Anna-Bell, Anna-Lena and Mika at the police post at the main railway station in Hanover, central Germany, after being caught heading for the airport so Anna-Bell and Mika could 'get married in Africa'. Photograph: /AFP/Getty Images.
It is a dream that has been shared by lovers across the centuries – the chance to elope to exotic lands. But few would have been as bold and spontaneous as six-year-old Mika and his five-year-old sweetheart Anna-Bell who, after mulling over their options in secret, packed their suitcases on New Year's Eve and set off from the German city of Hanover to tie the knot under the heat of the African sun.
The children left their homes at dawn while their unwitting parents were apparently sleeping, and took along Mika's seven-year-old sister, Anna-Lena, as a witness to the wedding.
Donning sunglasses, swimming armbands and dragging a pink blow-up lilo and suitcases on wheels packed with summer clothes, cuddly toys and a few provisions, they walked a kilometre up the road, boarded a tram to Hanover train station and got as far as the express train that would take them to the airport before a suspicious station guard alerted police.
"What struck us was that the little ones were completely on their own and that they had lots of swimming gear with them," said Holger Jureczko, a police spokesman. He described Mika and Anna-Bell as "sweethearts" who had "decided to get married in Africa where it is warm, taking with them as a witness Mika's sister".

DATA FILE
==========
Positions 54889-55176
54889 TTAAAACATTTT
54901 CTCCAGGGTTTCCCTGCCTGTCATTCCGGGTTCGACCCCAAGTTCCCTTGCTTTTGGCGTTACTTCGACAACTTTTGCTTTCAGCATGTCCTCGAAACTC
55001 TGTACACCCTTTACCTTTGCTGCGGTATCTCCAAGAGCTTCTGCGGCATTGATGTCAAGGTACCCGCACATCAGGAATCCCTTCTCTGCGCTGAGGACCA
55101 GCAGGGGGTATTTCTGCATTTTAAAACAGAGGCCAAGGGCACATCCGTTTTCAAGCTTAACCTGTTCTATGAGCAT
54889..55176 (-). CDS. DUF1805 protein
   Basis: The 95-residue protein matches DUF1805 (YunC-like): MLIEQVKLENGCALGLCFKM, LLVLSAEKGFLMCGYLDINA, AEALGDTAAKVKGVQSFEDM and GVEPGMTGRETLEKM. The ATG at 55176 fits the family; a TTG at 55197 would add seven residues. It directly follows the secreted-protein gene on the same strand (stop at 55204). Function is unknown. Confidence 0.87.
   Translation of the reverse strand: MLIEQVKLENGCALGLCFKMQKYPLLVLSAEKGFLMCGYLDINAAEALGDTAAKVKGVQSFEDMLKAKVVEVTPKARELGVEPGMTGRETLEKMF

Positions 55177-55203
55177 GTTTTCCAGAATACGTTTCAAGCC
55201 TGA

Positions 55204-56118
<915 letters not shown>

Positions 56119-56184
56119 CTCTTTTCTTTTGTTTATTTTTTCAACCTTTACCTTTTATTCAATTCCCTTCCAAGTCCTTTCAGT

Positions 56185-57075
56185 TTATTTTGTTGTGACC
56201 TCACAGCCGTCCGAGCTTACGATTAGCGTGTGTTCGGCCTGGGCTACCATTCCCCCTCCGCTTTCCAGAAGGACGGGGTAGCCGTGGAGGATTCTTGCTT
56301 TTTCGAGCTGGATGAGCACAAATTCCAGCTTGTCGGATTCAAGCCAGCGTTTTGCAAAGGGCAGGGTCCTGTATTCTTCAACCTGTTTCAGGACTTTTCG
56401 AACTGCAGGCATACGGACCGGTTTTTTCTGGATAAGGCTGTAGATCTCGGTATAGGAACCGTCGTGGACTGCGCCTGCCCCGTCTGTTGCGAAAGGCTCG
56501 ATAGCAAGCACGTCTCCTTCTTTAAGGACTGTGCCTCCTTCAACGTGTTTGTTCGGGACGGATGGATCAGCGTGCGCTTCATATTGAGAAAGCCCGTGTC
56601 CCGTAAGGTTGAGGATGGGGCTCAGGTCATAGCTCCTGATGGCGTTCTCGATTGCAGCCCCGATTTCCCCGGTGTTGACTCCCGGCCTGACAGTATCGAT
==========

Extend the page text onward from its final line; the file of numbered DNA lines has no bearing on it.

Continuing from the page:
Anna-Bell told the German television station RTL: "We wanted to get married and so we just thought: 'Let's go there.' "
Mika said: "We wanted to take the train to the airport, then we wanted to get on a plane and when we arrived we wanted to unpack the summer things and then we wanted to go for a bit of a stroll in the sun."
Mika and Anna-Lena's mother, who was not identified, said she had known nothing of her children's plan. "I'm still in a state of shock. I thought 'I'm playing a part in a bad movie.' When we realised the kids were missing we went looking for them." But only when the police called did they realise what had happened.
Asked why they failed to let their parents know, the children said they thought they would not be gone for long.
Mika told police he instigated the plan having been inspired by a winter holiday with his family in Italy. "Based on this the children began to make plans for the future," Jureczko said.
To allay their disappointment at being caught, Hanover police gave them a tour of the police headquarters. Jureczko said: "They'll have the chance to put their plan into action at a later date".
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